Sunday, 5 September 2021

Anna Dillon

I love the recent artworks which have been created by Anna Dillon.

They are called Wessex Airscapes. They are on display at Radley College through September.

They were created in collaboration with aerial photographer Hedley Thorne.

Go to Anna's website and for each painting you will see that there is a link to a short sound file which tells the landscape story of each painting, including something of the history and geology of the locations... a really nice additional element.

Saturday, 4 September 2021


 A new film, which has had an input from Robert MacFarlane.

See the trailer here

Tuesday, 24 August 2021

Sidmouth Cliff Collapse

Down to Sidmouth this afternoon, and I saw the new cliff collapses which happened over the weekend - there were five of them it seems. I check on these each year I come down to Devon as they were used as a case study of coastal erosion and management in the first edition of the OCR A and OCR B GCSE Geography textbooks I co-wrote for Hodder back in the day. 

While there, I saw a cameraman filming inserts for the evening news, and the presenter was then live from Sidmouth this evening.

There were two landslides visible here... a larger one in the background.

Friday, 13 August 2021

Living on the Edge

Another helpful article about coastal erosion - this time on the Holderness coast near Skipsea.

It includes some helpful maps, images and diagrams including a map showing the lost villages.

A useful Flourish graph is also included, which can be embedded...

Thursday, 12 August 2021

The Trash Islands

One of my holiday reads is Alastair Bonnett's 'The Age of Islands'. He mentions the Trash Islands campaign which tried to get them recognised as a country by the United Nations.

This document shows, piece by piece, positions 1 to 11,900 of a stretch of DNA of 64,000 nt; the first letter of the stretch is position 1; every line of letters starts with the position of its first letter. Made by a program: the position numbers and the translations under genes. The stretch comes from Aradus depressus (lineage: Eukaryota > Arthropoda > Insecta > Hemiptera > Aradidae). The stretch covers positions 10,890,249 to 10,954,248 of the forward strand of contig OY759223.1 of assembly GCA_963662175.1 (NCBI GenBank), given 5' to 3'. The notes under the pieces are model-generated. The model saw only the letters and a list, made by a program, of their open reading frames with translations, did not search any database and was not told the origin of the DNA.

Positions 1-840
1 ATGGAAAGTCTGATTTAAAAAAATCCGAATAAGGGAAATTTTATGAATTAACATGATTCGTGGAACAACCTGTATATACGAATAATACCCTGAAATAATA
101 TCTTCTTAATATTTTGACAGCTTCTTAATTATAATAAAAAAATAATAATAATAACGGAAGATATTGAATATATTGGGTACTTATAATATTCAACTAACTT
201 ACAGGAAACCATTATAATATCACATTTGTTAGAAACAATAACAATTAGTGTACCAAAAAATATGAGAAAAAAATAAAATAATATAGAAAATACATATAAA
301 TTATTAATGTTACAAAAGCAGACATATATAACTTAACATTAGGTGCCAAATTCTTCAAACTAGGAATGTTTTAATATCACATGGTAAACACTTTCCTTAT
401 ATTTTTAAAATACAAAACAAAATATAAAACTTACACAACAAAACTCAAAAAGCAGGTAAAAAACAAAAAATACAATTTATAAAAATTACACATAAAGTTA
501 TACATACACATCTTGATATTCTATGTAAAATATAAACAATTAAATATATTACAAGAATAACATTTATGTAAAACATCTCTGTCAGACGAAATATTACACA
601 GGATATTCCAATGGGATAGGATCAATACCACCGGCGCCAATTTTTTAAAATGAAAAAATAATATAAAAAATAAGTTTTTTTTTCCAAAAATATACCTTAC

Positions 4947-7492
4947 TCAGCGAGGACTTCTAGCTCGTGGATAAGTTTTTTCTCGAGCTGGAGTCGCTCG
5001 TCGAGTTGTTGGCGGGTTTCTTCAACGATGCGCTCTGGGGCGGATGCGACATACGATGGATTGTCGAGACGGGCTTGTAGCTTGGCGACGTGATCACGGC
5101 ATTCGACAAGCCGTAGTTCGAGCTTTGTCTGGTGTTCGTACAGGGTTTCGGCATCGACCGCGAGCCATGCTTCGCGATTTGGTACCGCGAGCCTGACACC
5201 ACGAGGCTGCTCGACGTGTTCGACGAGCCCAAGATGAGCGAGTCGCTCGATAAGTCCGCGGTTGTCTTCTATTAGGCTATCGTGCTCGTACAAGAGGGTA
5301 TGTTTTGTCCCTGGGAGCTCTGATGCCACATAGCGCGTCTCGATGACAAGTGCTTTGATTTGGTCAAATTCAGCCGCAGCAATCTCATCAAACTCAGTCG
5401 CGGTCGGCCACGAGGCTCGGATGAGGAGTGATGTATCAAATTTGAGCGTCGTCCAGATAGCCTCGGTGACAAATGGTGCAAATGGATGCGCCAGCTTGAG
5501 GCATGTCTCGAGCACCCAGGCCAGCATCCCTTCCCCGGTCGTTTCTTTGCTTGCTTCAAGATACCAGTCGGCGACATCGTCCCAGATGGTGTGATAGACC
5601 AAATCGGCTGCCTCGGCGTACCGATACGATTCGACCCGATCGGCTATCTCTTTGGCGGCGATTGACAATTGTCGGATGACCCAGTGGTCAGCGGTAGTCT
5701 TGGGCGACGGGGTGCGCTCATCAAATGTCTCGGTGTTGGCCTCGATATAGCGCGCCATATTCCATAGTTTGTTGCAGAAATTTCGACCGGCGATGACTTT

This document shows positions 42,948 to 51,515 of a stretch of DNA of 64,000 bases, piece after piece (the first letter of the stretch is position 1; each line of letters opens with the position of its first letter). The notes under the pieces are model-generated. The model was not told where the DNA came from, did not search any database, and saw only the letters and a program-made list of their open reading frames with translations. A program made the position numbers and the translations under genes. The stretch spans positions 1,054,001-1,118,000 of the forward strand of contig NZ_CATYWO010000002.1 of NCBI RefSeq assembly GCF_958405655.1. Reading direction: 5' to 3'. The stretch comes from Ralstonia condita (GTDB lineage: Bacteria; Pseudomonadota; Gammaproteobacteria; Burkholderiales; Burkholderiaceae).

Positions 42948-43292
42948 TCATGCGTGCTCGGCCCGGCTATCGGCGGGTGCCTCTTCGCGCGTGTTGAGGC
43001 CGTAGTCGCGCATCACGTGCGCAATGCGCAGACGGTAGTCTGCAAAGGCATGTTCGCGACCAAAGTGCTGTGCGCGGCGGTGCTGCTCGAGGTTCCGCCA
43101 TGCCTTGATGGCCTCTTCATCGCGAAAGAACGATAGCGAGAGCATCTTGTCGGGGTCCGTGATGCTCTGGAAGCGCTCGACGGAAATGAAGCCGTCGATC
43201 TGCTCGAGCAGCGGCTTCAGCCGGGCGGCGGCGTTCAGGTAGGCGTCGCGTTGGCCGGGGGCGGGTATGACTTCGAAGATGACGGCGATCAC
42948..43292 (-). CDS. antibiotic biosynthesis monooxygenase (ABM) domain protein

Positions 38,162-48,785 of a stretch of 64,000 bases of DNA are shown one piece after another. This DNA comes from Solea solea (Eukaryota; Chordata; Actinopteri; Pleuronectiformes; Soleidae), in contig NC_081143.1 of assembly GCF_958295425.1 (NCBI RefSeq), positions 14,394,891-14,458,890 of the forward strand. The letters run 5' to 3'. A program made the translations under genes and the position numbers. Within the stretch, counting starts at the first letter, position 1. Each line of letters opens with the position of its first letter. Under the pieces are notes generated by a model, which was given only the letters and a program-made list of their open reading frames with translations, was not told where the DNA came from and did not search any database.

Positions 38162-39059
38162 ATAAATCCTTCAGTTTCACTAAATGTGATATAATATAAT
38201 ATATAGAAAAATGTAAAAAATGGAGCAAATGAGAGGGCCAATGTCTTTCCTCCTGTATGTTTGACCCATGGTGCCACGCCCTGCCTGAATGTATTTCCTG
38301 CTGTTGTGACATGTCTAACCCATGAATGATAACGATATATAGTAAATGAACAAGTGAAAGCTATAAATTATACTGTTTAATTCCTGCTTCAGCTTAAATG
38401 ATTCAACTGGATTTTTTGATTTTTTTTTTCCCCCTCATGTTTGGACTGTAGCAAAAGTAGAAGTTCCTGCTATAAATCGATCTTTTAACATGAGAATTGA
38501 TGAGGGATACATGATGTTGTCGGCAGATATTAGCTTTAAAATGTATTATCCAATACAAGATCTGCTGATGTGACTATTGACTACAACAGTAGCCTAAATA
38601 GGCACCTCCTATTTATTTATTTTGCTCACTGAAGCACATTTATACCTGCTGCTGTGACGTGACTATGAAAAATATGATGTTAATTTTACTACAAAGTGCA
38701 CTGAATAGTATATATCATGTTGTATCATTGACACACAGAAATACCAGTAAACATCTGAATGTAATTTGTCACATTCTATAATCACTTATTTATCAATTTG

This was part of a campaign back in 2018 to raise awareness of the issue of ocean plastics and the accumulation in gyres.

Wednesday, 30 June 2021

Landscapes... moving through...

Monday, 21 June 2021

Arctic Dreams - on the radio

I've spoken and blogged about this book many times, and you can now listen to extracts from it on Radio 4 as it has been selected, around 35 years after its first UK publication as the 'Book of the Week'.

Barry Lopez is someone whose work has been important to me throughout my career.

Catch up with the episodes here.

In Episode One of Arctic Dreams Barry Lopez reflects on his first encounters with the surprisingly varied and resilient inhabitants of the polar north and on modern man’s vexed relationship with this beguiling continent. In his breath-taking natural, social and cultural history of the Arctic, Lopez reveals the essential mystery and beauty of a continent that has enchanted man's imagination and ambition since time immemorial. 
Written well over a quarter of a century ago, Lopez's visionary account of his journey across the polar caps is a celebration of the Arctic in all its guises. 
A hostile landscape of ice, freezing oceans and dazzling skyscapes, home to millions of diverse animals and people, it is also the backdrop to massive migrations by land, sea and air and the setting of epic exploratory voyages. 
In timeless, prophetic prose, as meditative and memorable as the land it describes, Arctic Dreams poses fundamental questions about how we should cherish our ever more vulnerable planet. 
Arctic Dreams was written by Barry Lopez. 
It is read by Kyle Soller and abridged by Richard Hamilton

I bought it from the Hull University bookshop in 1986.